Abraham Lincoln Quotes
Most popular Abraham Lincoln Quotes
When I am getting ready to reason with a man, I spend one-third of my time thinking about myself and what I am going to say and two-thirds about him and what he is going to say.
A drop of honey catches more flies than a gallon of gall. So with men, if you would win a man to your cause, first convince him that you are his sincere friend. Therein is a drop of honey that catches his heart; which, say what you will, is the great high road to his reason.
Onward and upward.
I was raised to farm work.
Human nature will not change.
Whatever you are, be a good one.
I am not an accomplished lawyer.
Everyone has a least one book in him.
The ballot is stronger than the bullet.
Freedom is the last, best hope of earth.
Bad promises are better broken than kept.
Avoid popularity if you would have peace.
I'm a slow walker, but I never walk back.
A house divided against itself cannot stand.
Nothing valuable can be lost by taking time.
I will prepare and some day my chance will come.
I am not bound to win, but I am bound to be true.
If I were two-faced, would I be wearing this one?
Important principles may, and must, be inflexible.
Think of strangers as friends you have not met yet.
To ease another 's heartache is to forget one's own.
A friend is a man who has the same enemies you have.
I don't like that man. I must get to know him better.
What kills the skunk is the publicity it gives itself.
It is best not to swap horses while crossing the river.
I have no wealthy or popular relations to recommend me.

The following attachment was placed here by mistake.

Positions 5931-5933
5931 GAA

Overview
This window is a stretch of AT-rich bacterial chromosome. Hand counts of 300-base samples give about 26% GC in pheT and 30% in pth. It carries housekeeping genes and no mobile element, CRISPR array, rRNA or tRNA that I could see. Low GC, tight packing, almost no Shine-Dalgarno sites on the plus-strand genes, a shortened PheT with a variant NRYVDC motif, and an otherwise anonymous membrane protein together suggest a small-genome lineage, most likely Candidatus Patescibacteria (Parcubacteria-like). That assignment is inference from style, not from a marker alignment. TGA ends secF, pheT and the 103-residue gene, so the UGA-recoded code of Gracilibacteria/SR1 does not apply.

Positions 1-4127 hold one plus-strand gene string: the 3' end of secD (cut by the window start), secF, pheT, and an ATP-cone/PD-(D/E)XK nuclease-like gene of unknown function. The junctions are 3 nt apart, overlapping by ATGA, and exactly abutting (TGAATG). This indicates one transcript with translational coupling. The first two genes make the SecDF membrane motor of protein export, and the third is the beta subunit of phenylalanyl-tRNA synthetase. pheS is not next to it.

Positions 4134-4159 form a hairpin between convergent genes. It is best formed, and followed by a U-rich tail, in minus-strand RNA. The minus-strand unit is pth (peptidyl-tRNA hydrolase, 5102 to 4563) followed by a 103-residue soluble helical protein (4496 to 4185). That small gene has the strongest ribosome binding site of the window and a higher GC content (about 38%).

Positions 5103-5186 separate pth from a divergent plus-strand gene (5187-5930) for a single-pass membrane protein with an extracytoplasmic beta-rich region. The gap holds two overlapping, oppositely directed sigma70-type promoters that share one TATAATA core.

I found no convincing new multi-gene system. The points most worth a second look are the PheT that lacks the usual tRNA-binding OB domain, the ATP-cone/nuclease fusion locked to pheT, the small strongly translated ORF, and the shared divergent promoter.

Would God show His will for me to others and not to me?
Truth is generally the best vindication against slander.
He has the right to criticize who has the heart to help.
No man has a good enough memory to be a successful liar.
We shall meanly lose or nobly save the last hope of earth.
Am I not destroying my enemies when I make friends of them?
Force is all-conquering, but its victories are short-lived.
My father taught me to work; he did not teach me to love it.
Tact: the ability to describe others as they see themselves.
Marriage is neither heaven nor hell, it is simply purgatory.
We should be too big to take offense and too noble to give it.
Those who deny freedom to others deserve it not for themselves.
God must have loved the common people, he made so many of them.
Most of us are just about as happy as we make up our minds to be.
There is no grievance that is a fit object of redress by mob law.
The best way to get a bad law repealed is to enforce it strictly.
The best thing about the future is that it comes one day at a time.
The power of hope upon human exertion, and happiness, is wonderful.
No man is good enough to govern another without the other's consent.
I must, in candor, say I do not think myself fit for the Presidency.
You cannot escape the responsibility of tomorrow by evading it today.
A woman is the only thing I am afraid of that I know will not hurt me.
Military glory --the attractive rainbow that rises in showers of blood.
I have always found that mercy bears richer fruits than strict justice.
I am not concerned that you have fallen — I am concerned that you arise.
He can compress the most words into the smallest idea of any man I know.
Labor is superior to capital, and deserves much the higher consideration.
I can make a General in five minutes but a good horse is hard to replace.
No matter how much cats fight, there always seem to be plenty of kittens.
I don't think much of a man who is not wiser today than he was yesterday.
He can compress the most words into the smallest idea of a man I ever met.